WASHINGTON (AP) — Two months after uncovering rampant sexual harassment, bullying and other misconduct at the National Park Service, a House oversight panel says similar problems plague the Forest Service.
A longtime employee at California’s Eldorado National Forest said Thursday that the Forest Service “is rigged against women for reporting sexual harassment or assault,” adding that male supervisors who harass or assault women are rarely disciplined.
Denice Rice, a fire prevention technician, told the House Oversight Committee that a supervisor who harassed and assaulted her was allowed to retire with full benefits, then was rehired as a contractor and even selected to give a motivational speech to an elite firefighting group.
“Rehiring this predator was a message to me and other employees that the agency did not feel he did anything wrong,” Rice said. “I felt devalued and as if I didn’t matter.”
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Oversight Chairman Jason Chaffetz, R-Utah, called the agency’s treatment of Rice “offensive” and said it echoed widespread problems uncovered at the park service, especially among firefighters.
The oversight panel heard testimony in September about frequent sexual harassment, bullying and other misconduct at national parks across the country, including at iconic sites such as Yosemite, Yellowstone and the Grand Canyon. At Yosemite, at least 18 employees complained about harassment so severe that a recent report labeled working conditions at the park “toxic.”
Park Superintendent Don Neubacher retired weeks after the hearing amid allegations of mismanagement, as did his wife, Patty, a deputy regional director for the Pacific West Region, which covers 56 national parks in six states.
Following the Sept. 22 hearing, lawmakers were deluged with “stories of harassment, discrimination and retaliation,” Chaffetz said, not only at the park service, but also at the Forest Service, Environmental Protection Agency and other federal agencies.
“The number of examples and despicable acts were quite horrifying,” Chaffetz said. “Some of these women had even been raped by co-workers but refused to testify due to the threat of retaliation and having their careers destroyed.”
Chaffetz called the behavior “an immediate crisis” that needs urgent action.
“While many changes are still needed, the Park Service has begun the process to deal with their cultural problems and removed some bad managers from their positions of leadership,” Chaffetz said. By contrast, the Forest Service has “a deep-seated cultural problem that has not necessarily been addressed,” he said.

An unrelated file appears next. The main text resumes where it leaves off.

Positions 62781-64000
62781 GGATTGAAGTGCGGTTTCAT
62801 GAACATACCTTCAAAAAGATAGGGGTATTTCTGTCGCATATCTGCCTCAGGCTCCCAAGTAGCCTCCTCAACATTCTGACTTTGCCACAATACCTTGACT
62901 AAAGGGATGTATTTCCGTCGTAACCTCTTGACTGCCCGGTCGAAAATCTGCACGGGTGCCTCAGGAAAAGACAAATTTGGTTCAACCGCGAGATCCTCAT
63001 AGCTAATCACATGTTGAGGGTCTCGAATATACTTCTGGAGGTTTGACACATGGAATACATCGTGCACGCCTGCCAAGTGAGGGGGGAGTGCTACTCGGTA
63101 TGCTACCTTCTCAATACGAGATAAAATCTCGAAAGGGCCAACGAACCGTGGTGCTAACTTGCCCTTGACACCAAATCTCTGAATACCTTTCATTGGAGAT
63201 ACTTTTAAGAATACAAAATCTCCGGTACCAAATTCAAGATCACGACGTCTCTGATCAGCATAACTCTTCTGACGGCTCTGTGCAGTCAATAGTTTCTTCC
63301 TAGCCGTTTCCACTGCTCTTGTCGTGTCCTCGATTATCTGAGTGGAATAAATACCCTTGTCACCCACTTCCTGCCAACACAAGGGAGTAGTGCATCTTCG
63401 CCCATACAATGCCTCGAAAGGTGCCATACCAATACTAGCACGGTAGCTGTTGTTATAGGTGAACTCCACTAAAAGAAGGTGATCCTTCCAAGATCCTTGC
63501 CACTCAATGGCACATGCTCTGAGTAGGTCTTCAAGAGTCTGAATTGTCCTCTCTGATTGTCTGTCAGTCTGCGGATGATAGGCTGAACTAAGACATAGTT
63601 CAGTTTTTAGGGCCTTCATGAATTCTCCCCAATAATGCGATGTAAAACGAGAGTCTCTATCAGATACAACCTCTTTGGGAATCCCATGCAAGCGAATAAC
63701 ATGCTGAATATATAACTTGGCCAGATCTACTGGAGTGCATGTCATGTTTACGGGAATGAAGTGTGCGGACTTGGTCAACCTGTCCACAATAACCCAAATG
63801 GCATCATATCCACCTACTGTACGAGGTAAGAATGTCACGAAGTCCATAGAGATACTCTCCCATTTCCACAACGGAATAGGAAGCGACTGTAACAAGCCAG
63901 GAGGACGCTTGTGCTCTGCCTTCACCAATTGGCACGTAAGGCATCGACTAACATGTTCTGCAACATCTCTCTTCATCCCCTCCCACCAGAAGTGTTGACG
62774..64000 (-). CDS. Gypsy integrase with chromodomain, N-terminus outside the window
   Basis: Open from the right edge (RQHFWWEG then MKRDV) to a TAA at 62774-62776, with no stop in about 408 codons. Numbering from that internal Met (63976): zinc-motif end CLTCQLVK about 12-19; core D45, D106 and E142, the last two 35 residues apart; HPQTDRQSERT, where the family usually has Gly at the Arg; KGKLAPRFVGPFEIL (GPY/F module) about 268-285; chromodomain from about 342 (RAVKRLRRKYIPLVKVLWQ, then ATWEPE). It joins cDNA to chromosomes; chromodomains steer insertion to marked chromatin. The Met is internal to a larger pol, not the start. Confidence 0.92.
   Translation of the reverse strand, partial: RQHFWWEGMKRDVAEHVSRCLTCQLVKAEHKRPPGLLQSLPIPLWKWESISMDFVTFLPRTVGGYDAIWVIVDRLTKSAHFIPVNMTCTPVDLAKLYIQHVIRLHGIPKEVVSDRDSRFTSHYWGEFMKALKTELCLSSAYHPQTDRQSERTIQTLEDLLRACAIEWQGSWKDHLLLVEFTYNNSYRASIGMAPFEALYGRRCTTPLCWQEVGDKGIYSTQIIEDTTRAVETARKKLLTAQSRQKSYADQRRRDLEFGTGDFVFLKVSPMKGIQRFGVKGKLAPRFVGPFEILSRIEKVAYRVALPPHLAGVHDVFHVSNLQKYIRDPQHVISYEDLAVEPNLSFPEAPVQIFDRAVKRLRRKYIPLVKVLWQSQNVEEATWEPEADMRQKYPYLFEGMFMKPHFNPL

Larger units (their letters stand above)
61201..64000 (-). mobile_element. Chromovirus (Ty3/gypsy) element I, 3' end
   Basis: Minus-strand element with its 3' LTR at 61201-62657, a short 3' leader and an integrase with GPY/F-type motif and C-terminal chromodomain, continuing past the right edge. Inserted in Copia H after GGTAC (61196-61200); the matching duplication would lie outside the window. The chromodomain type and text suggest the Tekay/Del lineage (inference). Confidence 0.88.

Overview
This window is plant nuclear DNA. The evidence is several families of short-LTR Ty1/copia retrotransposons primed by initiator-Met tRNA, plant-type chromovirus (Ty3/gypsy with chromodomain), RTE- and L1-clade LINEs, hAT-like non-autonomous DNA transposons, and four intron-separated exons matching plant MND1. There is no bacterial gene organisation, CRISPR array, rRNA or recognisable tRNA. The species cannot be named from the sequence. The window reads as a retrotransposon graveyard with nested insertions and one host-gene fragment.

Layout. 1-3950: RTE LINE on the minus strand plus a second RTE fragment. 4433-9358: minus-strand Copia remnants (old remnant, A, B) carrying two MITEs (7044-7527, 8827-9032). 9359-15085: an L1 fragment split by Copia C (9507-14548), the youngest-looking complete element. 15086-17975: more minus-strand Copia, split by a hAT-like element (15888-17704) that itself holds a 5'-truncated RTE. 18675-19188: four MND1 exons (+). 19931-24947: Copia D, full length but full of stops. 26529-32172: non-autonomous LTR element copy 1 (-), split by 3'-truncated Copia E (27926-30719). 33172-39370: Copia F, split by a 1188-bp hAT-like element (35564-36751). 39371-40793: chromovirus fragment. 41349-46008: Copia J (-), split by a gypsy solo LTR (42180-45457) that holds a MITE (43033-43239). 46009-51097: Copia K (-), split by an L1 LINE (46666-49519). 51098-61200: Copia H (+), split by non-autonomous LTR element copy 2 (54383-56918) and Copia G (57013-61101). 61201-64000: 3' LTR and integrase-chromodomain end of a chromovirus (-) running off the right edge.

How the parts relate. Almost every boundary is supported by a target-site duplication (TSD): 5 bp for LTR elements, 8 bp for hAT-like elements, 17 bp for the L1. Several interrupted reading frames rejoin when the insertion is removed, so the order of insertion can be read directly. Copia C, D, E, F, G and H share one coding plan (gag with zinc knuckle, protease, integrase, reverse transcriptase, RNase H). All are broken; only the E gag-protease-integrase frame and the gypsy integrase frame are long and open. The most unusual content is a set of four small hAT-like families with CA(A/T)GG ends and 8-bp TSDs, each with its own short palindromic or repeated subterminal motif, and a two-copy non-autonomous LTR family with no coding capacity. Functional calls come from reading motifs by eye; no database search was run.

Lesa Donnelly, a former Forest Service worker who now works with agency employees on workplace issues, said she has reported “egregious incidents of sexual harassment, work place violence, discrimination and reprisal” to Agriculture Secretary Tom Vilsack since 2009 to no avail. The Agriculture Department oversees the Forest Service.
Forest Service investigations “invariably are turned against the employee reporting incidents,” Donnelly said. “Reprisal is swift and severe.”
A spokeswoman for Vilsack denied that and said “USDA has taken unprecedented actions” in recent years to combat harassment and bullying.
“USDA, including the U.S. Forest Service, has a zero tolerance policy for sexual harassment in the workforce,” said spokeswoman Catherine Cochran. “We take all complaints seriously and take assertive measures … up to terminating employees when wrongdoing is confirmed.”
Over the past three years, 67 Forest Service employees have been cited for sexual misconduct, including 21 who were fired and 28 who were suspended, Cochran said, citing statistics provided by the Forest Service. Eighteen employees received discipline ranging from a letter of reprimand to reassignment, demotion or resignation, she said.
While women comprise about 35 percent of the agency’s 40,000 workers, the number of female firefighters remains significantly below that, said Lenise Lago, deputy chief of business operations for the Forest Service.
Rep. Jackie Speier, D-Calif., said sexual harassment and assault of female workers is commonplace at the Forest Service.
“Paraphrasing from William Shakespeare, there’s something rotten in USDA and the Forest Service, and it’s been going on for 40 years,” Speier said.
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